Mulled Wine

Picture this. Somewhere in the mountains, a log cabin, made cosy not just by a roaring fire, but equally, by Joe Cocker’s warm baritones and mugs of wine while you and…wait a minute. Mugs of wine? I must be reminiscing about a tradition normally associated with the Christmas season in faraway Germany. A tradition that, today, no longer restricts itself to just the holidays but possibly sustains itself through the length of the bleak winters right across the European continent.

The drinking of Gluhwein, a hot, mulled wine is what I’m referring to. This custom is as much a part of Germanic culture as is beer-guzzling or bratwurst-munching. Much of the life during the festive season revolves around the breathtakingly decorated town centre markets that have stalls exclusively selling this spicy, hot wine. My first ever cuppa was merely a desperate attempt to keep my hands warm while browsing around just such a fair in Nuremberg. Now, some years and gazillions of mugs later, I can honestly admit to looking forward to the short, biting winters knowing full well I have a ready remedy that will keep me warm – from the tip of my nose to the very end of my toes!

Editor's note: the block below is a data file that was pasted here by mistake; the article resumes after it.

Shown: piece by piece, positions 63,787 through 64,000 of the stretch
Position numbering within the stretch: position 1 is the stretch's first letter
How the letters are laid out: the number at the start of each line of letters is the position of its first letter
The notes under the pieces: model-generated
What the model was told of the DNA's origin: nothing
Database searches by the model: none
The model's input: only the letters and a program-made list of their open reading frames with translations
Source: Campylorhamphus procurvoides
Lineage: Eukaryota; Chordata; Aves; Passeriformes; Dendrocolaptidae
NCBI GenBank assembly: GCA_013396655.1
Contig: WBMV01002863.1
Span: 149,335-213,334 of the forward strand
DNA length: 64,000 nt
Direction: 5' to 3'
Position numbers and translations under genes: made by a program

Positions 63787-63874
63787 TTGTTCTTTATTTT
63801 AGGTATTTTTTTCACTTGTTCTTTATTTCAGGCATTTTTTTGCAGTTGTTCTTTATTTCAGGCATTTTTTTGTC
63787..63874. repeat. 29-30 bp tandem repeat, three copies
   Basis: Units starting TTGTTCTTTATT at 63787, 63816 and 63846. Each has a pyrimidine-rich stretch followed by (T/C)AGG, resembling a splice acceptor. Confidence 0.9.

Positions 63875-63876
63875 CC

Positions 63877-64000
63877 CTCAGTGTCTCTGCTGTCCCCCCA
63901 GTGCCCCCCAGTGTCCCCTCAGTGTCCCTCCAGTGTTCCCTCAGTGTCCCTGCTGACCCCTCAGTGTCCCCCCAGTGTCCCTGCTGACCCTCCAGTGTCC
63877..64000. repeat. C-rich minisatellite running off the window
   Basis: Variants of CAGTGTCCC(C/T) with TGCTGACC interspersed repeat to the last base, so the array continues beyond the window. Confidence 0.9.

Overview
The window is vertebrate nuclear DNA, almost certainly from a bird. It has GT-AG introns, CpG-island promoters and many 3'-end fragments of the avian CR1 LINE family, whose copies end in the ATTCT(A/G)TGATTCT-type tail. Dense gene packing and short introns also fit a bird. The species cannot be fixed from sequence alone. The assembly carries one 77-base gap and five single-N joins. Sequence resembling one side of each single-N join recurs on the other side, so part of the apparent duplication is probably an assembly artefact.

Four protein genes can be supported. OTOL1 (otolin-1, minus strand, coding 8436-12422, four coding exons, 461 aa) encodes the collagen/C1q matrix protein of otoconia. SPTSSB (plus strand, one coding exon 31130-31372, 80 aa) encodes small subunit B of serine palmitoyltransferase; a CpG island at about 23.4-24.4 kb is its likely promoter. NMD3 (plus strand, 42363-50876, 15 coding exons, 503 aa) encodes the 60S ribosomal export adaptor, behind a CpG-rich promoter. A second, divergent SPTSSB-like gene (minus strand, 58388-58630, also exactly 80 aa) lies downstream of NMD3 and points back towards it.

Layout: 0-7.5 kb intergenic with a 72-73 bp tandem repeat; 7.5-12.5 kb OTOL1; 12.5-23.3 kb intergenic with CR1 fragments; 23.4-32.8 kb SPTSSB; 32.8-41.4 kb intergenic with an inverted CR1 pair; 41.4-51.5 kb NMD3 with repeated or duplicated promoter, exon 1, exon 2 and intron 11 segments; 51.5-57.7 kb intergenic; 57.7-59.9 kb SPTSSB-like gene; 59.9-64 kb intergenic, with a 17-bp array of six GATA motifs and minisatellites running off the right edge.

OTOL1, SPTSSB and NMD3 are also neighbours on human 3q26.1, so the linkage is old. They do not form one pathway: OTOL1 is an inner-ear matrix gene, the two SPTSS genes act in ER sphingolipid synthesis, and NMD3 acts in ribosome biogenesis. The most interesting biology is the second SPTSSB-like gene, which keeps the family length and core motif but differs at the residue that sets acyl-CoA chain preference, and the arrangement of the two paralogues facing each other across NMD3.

The preparation of mulled wine is a simple enough task. All you need are some bottles of outright inexpensive, dry red wine (zinfandel, merlot, burgundy), water, sugar, cloves and cinnamon. Boil the water with the sugar and spices, and allow mulling for about half an hour. Strain and add to wine which should be heated just short of boiling point and served in mugs, garnished with orange slices. No doubt, many versions of this recipe abound – you have to pick one that suits your palate.

Another traditional recipe substitutes red wine with apple wine and is called ‘Heisse Ebbelwei’. This is rustled up in the same fashion, using the same ingredients. The apple wine available just across the border in Himachal Pradesh makes a fairly palatable Ebbelwei, though I prefer not to add sugar, retaining the tangy flavour. Similar experiments with their plum wine left a lot to be desired. Also keep in mind not to use copper or aluminium vessels; only stainless steel or porcelain will prevent chemical reactions that result in a metallic taste.

As mentioned earlier, mulled wine is consumed right across the globe, in cold climes, and especially during Thanksgiving and Christmas. Naturally, there are regional variations. The Italians drink vino brule. The French have their vin chaud which is far fruitier; the preferred grape being Beaujolais or Bordeaux. And the addition of green cardamom brings about a unique flavour. Scandinavia calls it Glogg and has its own recipes for this winter beverage. The basic recipe requires wine, port, brandy, almonds, raisins and citrus peels. In addition to that, it requires you to have nerves of steel to resist the expected kick, when it hits the spots. And, a designated driver.

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